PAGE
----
▶️ Crowd of 300 gathers for Central Oregon’s Walk to End Alzheimer’s


Alzheimer’s is relentless, but so are we. 

That was the message at the Central Oregon Walk to End Alzheimer’s on Sunday. 

More than 300 people gathered at Riverbend Park in Bend to support the cause, honor their loved ones and raise awareness. 

The Alzheimer’s Association holds 600 walks nationally each year to raise money for research and to connect families with local resources. 

For some, the event was very personal. 

“My father Jim was diagnosed with Alzheimers in 2013 at the age of 58, and my mom Audrey and my Uncle Scott acted as his caregivers the whole time,” said Jennifer Chance, the chair of the walk planning committee. “He became free from his fight with Alzheimers last November of 2021.”

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In Oregon alone, there are 69,000 people living with Alzheimer’s. 

“Those are just the people who have received a diagnosis,” said walk manager Kaitlyn Bertholet. “We know there are people out there who have not received a diagnosis yet, and we just want to make sure that people have the support and resources available to them.”

Participants carried orange flowers if they were advocates for a world without Alzheimers, purple flowers if they had lost a loved one to the disease, and blue flowers if they were personally living with Alzheimers.

Chance said it’s important for people to know that Alzheimers is not a normal form of aging.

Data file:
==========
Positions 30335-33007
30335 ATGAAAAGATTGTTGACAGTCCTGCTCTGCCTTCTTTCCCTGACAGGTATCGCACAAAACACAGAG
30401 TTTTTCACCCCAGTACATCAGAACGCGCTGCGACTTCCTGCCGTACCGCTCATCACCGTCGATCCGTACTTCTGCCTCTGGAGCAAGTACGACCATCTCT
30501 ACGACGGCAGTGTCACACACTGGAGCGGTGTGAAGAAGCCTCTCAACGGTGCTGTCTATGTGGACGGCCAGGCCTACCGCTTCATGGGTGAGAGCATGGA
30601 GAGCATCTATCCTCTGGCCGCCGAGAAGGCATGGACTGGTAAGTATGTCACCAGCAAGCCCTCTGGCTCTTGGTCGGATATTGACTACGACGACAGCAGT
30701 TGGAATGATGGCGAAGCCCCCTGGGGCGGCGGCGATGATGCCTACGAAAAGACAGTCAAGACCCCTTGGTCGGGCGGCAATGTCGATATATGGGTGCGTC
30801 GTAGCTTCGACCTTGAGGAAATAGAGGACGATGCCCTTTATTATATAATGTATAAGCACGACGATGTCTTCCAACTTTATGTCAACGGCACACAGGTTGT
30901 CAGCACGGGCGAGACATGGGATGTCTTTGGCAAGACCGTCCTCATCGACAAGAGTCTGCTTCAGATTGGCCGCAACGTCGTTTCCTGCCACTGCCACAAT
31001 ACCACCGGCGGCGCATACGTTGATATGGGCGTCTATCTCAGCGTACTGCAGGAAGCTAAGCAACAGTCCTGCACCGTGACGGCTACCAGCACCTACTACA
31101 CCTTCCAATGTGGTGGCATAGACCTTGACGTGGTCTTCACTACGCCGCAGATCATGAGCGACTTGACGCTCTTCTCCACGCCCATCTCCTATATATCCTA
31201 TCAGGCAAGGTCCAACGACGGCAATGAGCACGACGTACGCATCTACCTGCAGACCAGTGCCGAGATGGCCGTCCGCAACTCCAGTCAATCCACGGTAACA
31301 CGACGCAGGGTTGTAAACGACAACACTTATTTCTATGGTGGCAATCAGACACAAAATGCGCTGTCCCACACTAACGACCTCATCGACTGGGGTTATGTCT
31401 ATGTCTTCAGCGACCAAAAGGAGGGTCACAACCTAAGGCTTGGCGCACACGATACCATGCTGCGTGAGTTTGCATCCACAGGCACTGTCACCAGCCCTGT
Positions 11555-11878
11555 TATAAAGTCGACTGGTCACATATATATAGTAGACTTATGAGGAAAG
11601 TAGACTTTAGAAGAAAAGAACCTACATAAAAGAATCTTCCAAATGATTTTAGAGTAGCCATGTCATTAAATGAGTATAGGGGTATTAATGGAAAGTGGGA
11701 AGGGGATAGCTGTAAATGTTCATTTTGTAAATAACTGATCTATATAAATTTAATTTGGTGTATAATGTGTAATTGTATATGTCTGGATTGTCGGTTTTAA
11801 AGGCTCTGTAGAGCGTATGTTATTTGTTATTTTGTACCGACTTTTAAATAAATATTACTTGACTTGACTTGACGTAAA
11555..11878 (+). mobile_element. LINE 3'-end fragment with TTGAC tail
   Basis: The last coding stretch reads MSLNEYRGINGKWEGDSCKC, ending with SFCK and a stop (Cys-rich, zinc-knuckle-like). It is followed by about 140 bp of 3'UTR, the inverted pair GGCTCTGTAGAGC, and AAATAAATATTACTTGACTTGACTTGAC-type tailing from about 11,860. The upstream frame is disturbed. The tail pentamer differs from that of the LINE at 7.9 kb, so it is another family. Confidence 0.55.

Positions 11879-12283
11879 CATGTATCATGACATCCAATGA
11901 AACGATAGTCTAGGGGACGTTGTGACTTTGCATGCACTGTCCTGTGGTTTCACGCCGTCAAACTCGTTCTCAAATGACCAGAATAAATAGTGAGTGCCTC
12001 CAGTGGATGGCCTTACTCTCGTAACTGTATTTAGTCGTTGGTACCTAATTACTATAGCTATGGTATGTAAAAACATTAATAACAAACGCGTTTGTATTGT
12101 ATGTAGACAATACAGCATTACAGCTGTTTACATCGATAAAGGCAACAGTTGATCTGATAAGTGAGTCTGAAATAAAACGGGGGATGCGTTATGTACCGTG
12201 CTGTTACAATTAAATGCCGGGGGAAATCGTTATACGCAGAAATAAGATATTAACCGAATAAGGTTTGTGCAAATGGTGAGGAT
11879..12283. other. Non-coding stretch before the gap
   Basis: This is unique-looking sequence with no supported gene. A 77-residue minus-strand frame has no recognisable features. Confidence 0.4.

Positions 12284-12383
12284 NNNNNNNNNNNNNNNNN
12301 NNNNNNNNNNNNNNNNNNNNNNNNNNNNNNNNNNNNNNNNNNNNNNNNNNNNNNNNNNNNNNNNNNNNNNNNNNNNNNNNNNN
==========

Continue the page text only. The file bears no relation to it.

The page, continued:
“It’s very much a brain disease. When your brain doesn’t work, you don’t work,” she said. “That could mean anything from not being able to tie your shoes, to in the later stages, not being able to swallow. It also means you watch your loved one slip away, their personality slowly goes, they’re not able to necessarily always communicate their needs to you, let alone have a conversation with you and we noticed that with my dad as well. I am here today to honor my dad and his legacy, and the love that he left us with, the love that he built.”

She said she also wanted to honor the millions of unpaid caregivers who support their family members through the disease. 

There are 130,000 of those caregivers in Oregon alone. 

“We’re really proud to be the largest nonprofit funder of Alzheimer’s and dementia-related research,” Bertholet said. “One day we want there to be treatment and prevention options and a cure, ultimately.”

Central Oregon Daily’s Emily Kirk acted as one of the emcees for the event. 

By Sunday evening, they had nearly reached their $90,000 fundraising goal for the day. 

The Alzheimer’s Association offers a 24/7 help line at 800-272-3900 where people can ask questions and receive guidance and support. They also offer local education classes and support groups. For more information, visit alz.org


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